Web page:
Along with Terry Pratchett’s Discworld series, my fiance has been rather forcefully recommending that I get around to reading Jim Butcher’s Dresden Files series. Fond as I am of him and willing as I would have been to take a look because of that, I had already been intending to read the Dresden Files as I had tried and failed to read Storm Front at least three times before I got to it this time. Nothing was going to stop me this time.
The main protagonist of Storm Front, Harry Dresden, is something of an oddity in his home city of Chicago. He is an openly practicing wizard, even going so far as to advertise his services in the local phone directories. While most of the people who call his office do so to find out if he’s serious or not, he does indeed have some magical skill. So when he is called in by the police to consult on a grisly double murder, it means that something is profoundly unnatural about the whole situation. Having started investigating the crime, he finds that whoever is behind the crime doesn’t want him to get any further, and they won’t pull any punches in trying to impede his search.
I honestly have no idea why I couldn’t previously finish Storm Front. There wasn’t a single thing about this book that I disliked.
First, the main protagonist. Harry seems quite the likeable main lead, with an unusually grim backstory that we have only so far gotten hints of. He’s very much an old fashioned gentleman type of character, willing to let his adversaries play fair before going in seriously, which is nice if occasionally frustrating. There are a few side characters introduced that I could see being quite important later on in the series, Karrin Murphy, Gentleman Johnny Marcone and Susan Rodriguez in particular, but because of the way that the plot proceeds it does become something of a one-man show. As such, I suppose it’s a good thing that his character is so strongly written. Admittedly, I will say that his bad luck with women seems to be a bit arbitrary considering that from what the reader is shown, there isn’t really anything that strikes me as obviously repelling about his personality. As such the vaguely romantic stuff does seem a bit out of place and not as confident really. I hope that he stays single for the rest of the series, because romance does not at the moment appear to be Butcher’s forte.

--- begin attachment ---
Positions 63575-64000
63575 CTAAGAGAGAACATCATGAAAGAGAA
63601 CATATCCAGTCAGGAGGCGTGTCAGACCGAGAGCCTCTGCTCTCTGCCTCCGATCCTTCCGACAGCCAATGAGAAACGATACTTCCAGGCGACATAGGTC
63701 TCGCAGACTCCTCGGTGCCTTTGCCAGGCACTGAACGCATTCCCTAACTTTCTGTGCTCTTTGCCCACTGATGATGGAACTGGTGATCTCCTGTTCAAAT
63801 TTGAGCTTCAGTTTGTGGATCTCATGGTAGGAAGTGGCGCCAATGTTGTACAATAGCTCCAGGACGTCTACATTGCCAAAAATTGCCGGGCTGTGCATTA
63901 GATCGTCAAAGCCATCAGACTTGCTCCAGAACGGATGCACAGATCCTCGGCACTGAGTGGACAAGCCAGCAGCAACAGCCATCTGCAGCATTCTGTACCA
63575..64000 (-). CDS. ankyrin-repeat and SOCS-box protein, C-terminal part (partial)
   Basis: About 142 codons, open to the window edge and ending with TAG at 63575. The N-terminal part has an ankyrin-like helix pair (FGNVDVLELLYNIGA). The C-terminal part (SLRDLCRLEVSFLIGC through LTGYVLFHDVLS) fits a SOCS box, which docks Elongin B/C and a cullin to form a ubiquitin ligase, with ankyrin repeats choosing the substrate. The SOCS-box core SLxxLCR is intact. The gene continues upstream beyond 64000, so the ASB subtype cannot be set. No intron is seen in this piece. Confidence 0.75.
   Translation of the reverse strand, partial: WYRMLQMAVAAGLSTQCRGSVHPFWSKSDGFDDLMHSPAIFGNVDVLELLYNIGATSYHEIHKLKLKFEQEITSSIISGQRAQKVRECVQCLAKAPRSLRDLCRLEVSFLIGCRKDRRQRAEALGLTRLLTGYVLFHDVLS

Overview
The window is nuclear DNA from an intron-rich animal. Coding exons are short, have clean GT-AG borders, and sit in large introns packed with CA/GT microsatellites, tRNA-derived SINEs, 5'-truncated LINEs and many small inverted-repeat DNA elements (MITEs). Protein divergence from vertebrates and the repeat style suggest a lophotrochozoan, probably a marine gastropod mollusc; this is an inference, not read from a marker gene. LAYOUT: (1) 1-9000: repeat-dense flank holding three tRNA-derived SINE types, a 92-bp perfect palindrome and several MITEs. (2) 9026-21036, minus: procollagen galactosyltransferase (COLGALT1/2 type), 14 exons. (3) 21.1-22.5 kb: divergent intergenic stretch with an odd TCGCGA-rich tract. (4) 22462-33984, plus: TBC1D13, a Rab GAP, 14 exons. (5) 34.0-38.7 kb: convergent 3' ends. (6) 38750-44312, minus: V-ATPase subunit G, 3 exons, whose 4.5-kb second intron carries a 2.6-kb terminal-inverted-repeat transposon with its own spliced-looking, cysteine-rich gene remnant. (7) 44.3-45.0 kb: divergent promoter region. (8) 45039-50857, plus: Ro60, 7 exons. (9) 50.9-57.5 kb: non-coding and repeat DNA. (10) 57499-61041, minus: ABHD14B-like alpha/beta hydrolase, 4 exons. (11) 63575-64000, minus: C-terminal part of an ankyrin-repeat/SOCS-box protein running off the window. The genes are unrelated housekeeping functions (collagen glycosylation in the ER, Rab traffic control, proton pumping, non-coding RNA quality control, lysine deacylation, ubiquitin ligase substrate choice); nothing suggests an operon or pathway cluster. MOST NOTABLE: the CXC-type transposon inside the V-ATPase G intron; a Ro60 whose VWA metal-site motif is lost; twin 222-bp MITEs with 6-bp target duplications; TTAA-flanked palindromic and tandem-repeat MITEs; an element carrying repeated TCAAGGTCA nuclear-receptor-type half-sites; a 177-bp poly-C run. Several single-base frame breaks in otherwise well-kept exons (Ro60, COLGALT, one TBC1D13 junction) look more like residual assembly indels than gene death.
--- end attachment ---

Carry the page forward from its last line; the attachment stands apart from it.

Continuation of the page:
As for the plot, it’s a pretty solid crime story with a fantasy twist. While I wish that I could have learnt a bit more about where the magic in this universe stems from, so that I could get a better picture of what is and isn’t possible for one wizard to achieve, I thought that what was included was pretty solid. Mostly it was stuff fairly familiar from European ideas of magic throughout history, things like the power of true names and casting spells using a person’s hair or blood, but then the whole thing seemed to come together well enough that there wasn’t much that needed reinventing. In particular I liked the potion-making scene, where the ingredients are more vehicles for symbols of what the potion should do than a specific recipe. I thought that was a nice touch. Additionally, I liked the hints of things that have yet to become important in the series. I’m told that some of these things get extra explanation and context, so I’ll be looking forward to that.
A great start to a series, all things considered. Storm Front does well by creating a likeable protagonist and loading his world with all kinds of interesting magic that I am keen to learn more about. The writing does get a little clunky with regards to Harry’s relationship to women and romance, so I’m hoping that further into the series Butcher either gets better at it or just abandons the romantic angle altogether. More than happy to recommend the series to fantasy readers or crime fans willing to suspend their disbelief a little further. 4.5/5
Next review: The House of the Dead by Fyodor Dostoyevsky